GMC, I have no doubt, sells a ton of trucks in Texas. For auto makers, Texas is perhaps the number one reason to make trucks in the first place. So, naturally, when advertising trucks and SUVs, it makes sense to include some iconic Texas landscapes in images even for national campaigns. And the Houston skyline is the best in Texas, one of the finest in the country. Using it to sell trucks just makes good horse sense, as my grandfather used to say.
So, on one hand, I can't help applauding them for using an image of our city in an ad. What does weird me out just a hair, however, is where they put the skyline. Instead of just using a wonderful photo of the city, they decided Houston wasn't quite close enough to the coast, so they created this...
Look at that amazing skyline...right next to the water? Yes, that is a dude with a boat in the foreground and he's putting it into the bay (or Lake Michigan?) right in front of the city of Houston. Perhaps GMC is so concerned with global warming that it presents this image as a cautionary tale of what might happen with the rise of sea levels in our oceans. Maybe it believes Buffalo Bayou is an appropriate place to launch a power boat. And it's difficult to tell if the bridge to the right is just an elevated roadway along the shore or, wait, could they have turned Houston into an island?
I know that the Allen Brothers used their own photo trickery to entice some of the first settlers to Houston. Of course, they just made illustrations that looked like Germany's Rhine River Valley, complete with lush tree-lined mountains alongside a beautiful meandering river. Of course, the river was a bayou and the mountains were swampland, but, you know, artistic license.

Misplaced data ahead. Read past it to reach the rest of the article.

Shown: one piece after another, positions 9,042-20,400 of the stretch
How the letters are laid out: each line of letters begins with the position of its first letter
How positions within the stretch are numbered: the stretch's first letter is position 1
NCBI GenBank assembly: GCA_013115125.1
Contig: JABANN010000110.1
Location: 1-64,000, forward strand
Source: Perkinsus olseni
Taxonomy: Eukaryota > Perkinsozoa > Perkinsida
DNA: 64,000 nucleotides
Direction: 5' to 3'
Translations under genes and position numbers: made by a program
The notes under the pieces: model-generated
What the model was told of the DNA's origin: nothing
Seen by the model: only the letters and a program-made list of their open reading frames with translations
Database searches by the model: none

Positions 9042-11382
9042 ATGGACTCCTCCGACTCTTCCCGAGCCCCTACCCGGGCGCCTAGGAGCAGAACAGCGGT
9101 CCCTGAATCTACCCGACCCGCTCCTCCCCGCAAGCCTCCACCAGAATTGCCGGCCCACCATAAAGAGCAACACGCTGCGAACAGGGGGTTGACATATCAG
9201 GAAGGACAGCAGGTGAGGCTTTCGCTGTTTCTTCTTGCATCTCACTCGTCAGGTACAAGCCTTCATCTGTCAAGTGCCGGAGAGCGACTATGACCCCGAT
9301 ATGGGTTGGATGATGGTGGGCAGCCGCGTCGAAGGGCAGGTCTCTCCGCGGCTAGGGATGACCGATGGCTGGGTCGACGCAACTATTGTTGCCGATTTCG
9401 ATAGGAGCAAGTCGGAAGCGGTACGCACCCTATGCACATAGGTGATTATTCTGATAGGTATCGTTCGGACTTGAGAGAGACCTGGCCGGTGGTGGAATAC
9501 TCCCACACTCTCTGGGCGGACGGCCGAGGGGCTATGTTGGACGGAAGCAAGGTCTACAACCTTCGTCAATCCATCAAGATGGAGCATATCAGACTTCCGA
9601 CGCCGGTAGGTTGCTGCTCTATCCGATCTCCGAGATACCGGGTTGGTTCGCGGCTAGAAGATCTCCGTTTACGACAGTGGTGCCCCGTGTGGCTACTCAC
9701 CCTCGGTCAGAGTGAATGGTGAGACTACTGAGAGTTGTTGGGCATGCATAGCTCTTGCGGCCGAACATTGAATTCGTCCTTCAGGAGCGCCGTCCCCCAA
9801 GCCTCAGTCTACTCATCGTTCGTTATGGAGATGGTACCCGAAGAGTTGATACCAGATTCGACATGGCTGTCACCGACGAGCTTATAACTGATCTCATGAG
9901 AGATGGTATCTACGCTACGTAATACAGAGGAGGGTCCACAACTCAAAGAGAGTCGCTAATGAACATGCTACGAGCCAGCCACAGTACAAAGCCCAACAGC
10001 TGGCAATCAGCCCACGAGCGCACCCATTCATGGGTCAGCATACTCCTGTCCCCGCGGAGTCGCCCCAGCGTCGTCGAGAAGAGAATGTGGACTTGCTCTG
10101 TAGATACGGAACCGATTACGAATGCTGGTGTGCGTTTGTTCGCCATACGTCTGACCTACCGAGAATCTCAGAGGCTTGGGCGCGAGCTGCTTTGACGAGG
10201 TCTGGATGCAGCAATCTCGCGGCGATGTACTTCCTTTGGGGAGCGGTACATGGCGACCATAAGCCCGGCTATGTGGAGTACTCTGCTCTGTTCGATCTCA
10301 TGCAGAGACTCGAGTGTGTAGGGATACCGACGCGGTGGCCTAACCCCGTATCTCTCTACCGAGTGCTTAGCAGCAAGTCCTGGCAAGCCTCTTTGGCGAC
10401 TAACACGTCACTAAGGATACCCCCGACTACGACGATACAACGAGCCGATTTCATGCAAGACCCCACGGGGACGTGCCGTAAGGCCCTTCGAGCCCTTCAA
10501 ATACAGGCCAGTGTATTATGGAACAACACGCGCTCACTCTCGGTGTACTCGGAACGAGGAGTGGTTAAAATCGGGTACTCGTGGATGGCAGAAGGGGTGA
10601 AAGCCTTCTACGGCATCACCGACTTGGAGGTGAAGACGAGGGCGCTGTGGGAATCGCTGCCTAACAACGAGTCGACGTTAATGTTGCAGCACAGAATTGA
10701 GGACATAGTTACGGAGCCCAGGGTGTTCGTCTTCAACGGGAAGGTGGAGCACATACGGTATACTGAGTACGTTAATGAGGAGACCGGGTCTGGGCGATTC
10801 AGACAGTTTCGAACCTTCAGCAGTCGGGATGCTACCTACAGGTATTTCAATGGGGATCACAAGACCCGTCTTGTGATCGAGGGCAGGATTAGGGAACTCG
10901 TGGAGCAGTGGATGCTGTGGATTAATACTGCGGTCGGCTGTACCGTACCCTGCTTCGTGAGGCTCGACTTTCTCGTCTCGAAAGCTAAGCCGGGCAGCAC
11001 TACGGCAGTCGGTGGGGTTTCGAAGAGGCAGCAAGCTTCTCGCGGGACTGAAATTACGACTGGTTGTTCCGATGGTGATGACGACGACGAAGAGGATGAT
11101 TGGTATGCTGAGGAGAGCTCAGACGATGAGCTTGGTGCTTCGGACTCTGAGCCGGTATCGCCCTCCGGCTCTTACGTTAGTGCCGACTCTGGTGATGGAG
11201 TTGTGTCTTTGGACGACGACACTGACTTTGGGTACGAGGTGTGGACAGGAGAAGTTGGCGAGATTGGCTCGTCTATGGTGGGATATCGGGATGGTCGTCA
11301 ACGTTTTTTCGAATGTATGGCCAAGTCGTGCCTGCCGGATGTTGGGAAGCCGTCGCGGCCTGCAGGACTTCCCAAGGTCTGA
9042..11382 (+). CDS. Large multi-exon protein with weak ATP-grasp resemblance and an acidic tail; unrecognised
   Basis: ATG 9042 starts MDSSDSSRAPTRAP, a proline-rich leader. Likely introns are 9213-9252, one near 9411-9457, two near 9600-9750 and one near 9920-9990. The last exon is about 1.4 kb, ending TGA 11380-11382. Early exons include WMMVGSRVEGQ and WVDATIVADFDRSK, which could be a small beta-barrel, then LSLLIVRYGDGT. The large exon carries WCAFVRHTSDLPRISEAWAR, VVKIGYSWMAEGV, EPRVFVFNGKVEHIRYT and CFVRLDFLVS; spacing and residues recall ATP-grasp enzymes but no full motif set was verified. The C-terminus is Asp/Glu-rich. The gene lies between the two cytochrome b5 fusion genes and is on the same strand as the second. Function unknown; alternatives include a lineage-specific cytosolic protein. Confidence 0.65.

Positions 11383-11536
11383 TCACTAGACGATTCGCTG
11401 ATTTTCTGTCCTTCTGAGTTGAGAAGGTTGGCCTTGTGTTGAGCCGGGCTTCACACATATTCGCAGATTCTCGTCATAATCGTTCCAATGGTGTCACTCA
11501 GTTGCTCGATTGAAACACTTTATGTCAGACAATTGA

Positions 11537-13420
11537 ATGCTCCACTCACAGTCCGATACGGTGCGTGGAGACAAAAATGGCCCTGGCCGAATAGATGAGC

I admit the thought of Houston right on the water is appealing, but Houston isn't San Francisco or San Diego or even New York or Chicago. We don't have the visual advantages those cities have thanks to geography. But we don't need a car company trying to help us look cool. We ARE cool. You should know that, GMC. You sell enough trucks here as it is.
Keep the Houston Press Free... Since we started the Houston Press, it has been defined as the free, independent voice of Houston, and we would like to keep it that way. Offering our readers free access to incisive coverage of local news, food and culture. Producing stories on everything from political scandals to the hottest new bands, with gutsy reporting, stylish writing, and staffers who've won everything from the Society of Professional Journalists' Sigma Delta Chi feature-writing award to the Casey Medal for Meritorious Journalism. But with local journalism's existence under siege and advertising revenue setbacks having a larger impact, it is important now more than ever for us to rally support behind funding our local journalism. You can help by participating in our "I Support" membership program, allowing us to keep covering Houston with no paywalls.